Although Tokyo no longer ranks as the world’s most expensive city, the stereotype is somehow hard to shake off. The thought of $250 airport to city taxi rides alone is enough to turn off the budget-conscious traveler. The good news is that Tokyo is no longer the ultra expensive city that it once was. Economic stagnation coupled with the weaker Yen have made this city a much more reasonable place for travelers. When I visited last year and again this year, I found Tokyo to be at par, if not more reasonably priced than the capitals of other developed countries. Save for the hefty taxi costs, I found Tokyo to be cheaper than other notable cities in Asia such as Singapore.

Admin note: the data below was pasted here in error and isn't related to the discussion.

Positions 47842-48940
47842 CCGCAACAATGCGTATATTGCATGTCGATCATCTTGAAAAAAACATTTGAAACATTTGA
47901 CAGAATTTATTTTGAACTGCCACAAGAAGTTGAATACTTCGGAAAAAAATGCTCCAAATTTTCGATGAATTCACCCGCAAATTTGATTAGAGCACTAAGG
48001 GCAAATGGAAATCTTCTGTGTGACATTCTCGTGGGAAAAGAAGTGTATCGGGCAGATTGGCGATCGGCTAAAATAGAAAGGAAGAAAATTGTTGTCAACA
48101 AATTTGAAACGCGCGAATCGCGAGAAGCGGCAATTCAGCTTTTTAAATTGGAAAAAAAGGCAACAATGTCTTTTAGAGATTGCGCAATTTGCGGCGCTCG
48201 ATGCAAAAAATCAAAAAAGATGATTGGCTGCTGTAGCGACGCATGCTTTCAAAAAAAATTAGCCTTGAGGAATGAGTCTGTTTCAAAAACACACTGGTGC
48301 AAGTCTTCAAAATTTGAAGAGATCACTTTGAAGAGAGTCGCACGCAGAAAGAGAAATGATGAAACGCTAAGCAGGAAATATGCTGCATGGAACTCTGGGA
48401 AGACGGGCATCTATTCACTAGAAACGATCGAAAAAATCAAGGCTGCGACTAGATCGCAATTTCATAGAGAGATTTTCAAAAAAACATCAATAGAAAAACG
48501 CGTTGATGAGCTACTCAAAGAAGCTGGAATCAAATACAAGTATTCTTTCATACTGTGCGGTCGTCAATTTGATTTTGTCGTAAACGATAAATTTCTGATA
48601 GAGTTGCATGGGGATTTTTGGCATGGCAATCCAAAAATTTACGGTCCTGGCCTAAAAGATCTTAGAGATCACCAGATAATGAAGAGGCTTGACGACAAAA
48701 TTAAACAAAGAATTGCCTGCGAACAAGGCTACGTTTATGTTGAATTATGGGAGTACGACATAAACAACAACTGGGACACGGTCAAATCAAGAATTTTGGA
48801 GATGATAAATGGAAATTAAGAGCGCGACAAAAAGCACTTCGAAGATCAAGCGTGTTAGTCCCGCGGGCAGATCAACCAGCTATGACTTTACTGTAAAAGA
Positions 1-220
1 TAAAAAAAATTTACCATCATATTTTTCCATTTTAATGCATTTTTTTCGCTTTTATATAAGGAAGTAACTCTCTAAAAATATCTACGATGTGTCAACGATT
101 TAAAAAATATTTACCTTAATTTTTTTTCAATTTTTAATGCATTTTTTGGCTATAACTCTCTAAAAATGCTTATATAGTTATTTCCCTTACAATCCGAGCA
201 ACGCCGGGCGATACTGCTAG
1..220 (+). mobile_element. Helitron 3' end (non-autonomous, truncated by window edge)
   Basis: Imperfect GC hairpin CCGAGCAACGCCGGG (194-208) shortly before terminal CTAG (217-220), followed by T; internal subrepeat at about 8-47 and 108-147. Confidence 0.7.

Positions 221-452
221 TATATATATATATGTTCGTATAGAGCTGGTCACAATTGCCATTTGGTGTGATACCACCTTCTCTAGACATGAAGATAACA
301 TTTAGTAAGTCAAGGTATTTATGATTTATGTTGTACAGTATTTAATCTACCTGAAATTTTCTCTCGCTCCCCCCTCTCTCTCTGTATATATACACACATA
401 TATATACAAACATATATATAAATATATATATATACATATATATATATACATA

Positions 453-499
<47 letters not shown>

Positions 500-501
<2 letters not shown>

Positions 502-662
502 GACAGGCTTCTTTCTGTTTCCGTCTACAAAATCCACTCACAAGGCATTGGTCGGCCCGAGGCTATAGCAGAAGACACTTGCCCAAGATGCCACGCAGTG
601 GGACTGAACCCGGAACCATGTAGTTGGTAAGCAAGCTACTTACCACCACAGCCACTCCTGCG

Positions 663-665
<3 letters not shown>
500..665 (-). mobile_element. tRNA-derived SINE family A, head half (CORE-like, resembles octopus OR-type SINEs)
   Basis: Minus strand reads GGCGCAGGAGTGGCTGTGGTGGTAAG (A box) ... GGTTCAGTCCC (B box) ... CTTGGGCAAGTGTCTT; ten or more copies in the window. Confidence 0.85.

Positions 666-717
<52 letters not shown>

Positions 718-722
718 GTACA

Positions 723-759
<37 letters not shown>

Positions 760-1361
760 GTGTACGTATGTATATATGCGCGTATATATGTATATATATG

It’s possible to get by cheaply in Tokyo without compromising comfort if you know where to look. Here are some ideas on cheap things to do in Tokyo:
Accommodation – $19
Hotels in this city are notoriously expensive and a room in a luxury 5-star hotel in Tokyo can easily cost well over $500. The good news is that budget lodging options in the city are aplenty, and not to mention convenient and are of relatively higher quality than elsewhere. For about $19, you can get a bed in a capsule hostel that offers sliding panels for privacy and to block out noise. I stayed in Khaosan Hostel in Asakusa during one of my visits to Tokyo last year and had a great time there.
Food – $9